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Speculation, crime and national security concerns

Regulatory ECHO: Speculation and crime fuel bitcoin scepticism

While the Bitcoin price keeps scratching the all-time high at the moment, regulators around the world remain sceptical. All the while, criminality in the crypto space continues to be highlighted. Prominent suspicions such as that of controversial entrepreneur John McAfee reinforce such prejudices.

"Bitcoin will never replace cash": Bundesbank with the crypto rejection

Bitcoin reserves for the state - for some observers, this makes more than sense in view of rising exchange rates. The German Bundesbank, on the other hand, vehemently disagrees. In an interview on its website, board member Burkhard Balz criticises Bitcoin Code cryptocurrencies as "highly speculative assets". According to him, they are neither suitable as a means of payment nor as a store of value. Balz is more open about the ECB's plans for an e-euro, but emphasises that it will "not be a cryptocurrency".

Regulation - May merchants accept Bitcoin as a means of payment?

Not every merchant is as sceptical as the Bundesbanker. On the contrary, numerous shops in Germany and worldwide have already been accepting cryptocurrencies as a means of exchange for their goods for years. But when, how and under what conditions is this allowed at all? Specialist lawyer Lutz Auffenberg has tackled this question. For BTC-ECHO, he takes a closer look at the legal situation.

Meanwhile, the ongoing legal battle between Ripple and the US Securities and Exchange Commission (SEC) continues to go blow for blow. After the latest request for the termination of the proceedings on the part of the payment service provider, the authorities have now promptly rejected it. Last week, the SEC filed a motion with the competent court to deny such a request. The brief glimmer of hope provided by the change in leadership at the top of the agency has now been replaced by disillusionment.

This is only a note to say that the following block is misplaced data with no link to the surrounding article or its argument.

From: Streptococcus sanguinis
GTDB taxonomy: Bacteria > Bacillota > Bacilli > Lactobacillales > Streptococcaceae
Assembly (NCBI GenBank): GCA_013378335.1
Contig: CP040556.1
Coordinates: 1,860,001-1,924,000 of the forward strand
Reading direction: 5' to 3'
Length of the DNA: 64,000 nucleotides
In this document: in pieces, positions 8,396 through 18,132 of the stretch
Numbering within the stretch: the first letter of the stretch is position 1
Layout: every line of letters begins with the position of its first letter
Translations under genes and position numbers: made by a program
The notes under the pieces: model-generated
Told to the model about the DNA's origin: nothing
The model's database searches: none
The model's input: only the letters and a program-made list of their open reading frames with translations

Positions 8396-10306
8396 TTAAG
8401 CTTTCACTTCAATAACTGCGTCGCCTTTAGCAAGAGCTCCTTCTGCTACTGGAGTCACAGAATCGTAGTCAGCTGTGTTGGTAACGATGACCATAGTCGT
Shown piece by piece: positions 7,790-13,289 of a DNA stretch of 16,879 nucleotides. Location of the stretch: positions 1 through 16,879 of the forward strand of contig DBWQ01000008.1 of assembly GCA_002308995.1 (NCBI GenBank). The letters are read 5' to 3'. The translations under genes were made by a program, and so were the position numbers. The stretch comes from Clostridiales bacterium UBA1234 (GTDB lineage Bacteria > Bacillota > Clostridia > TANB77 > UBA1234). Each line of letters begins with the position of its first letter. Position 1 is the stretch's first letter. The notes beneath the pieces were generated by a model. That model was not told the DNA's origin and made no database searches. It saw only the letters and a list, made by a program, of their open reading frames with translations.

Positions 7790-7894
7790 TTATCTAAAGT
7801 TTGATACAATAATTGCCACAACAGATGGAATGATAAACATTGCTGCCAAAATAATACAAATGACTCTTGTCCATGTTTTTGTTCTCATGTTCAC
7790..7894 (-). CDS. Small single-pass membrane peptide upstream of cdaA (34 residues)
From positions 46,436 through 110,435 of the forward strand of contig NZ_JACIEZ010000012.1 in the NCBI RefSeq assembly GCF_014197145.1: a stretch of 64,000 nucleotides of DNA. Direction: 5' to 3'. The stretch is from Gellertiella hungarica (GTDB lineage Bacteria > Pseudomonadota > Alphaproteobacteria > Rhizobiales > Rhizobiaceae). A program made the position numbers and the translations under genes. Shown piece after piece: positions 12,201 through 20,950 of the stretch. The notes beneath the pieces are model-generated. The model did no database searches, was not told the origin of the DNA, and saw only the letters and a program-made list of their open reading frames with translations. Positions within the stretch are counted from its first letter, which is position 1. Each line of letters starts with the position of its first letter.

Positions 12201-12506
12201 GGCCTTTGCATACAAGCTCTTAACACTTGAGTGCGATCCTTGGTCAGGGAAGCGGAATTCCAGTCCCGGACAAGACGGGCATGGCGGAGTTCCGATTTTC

Fine-tuning: US Congress wants to adapt crypto laws

Meanwhile, US lawmakers and regulators often have to put up with harsh criticism from the crypto industry. The US Congress now wants to react to this. Together with experts from the two major authorities, the SEC and CTFC, a working group is to be set up with members of parliament to fine-tune existing laws. Specifically, it will deal with responsibilities - i.e. the question of when which authority is obliged to act.

Meanwhile, the latest announcement by South Korea's Shinhan Bank testifies to the ambition of state blockchain adoption in Southeast Asia. Last week, the bank announced that it had developed a CBDC pilot for the country's central bank. How and under what circumstances the central bank currency will be used, however, is still open. Meanwhile, in the shadow of such success stories, regulators in the country continue to crack down on crime in the crypto space. In a press release, the Financial Services Commission FSC announced its intention to enforce the current guidelines for crypto exchanges with fines.

To ban or not to ban - Hanging game in India continues

Meanwhile, the standoff in India continues. For some time now, the possibility of a rigorous crypto ban has been on the table. Now the Indian government has announced that it will further consider its position on the issue. Specifically, Finance Minister Anurag Thakur recently announced that the "national security risks" of cryptocurrencies would be considered before a decision was made. Only then will a corresponding law be introduced in the Indian parliament. Meanwhile, more and more voices are advising against a ban. The Internet and Mobile Association of India (IAMAI) recently argued that only prudent regulation can realise the vision of a digital India that Prime Minister Modi has set out to achieve.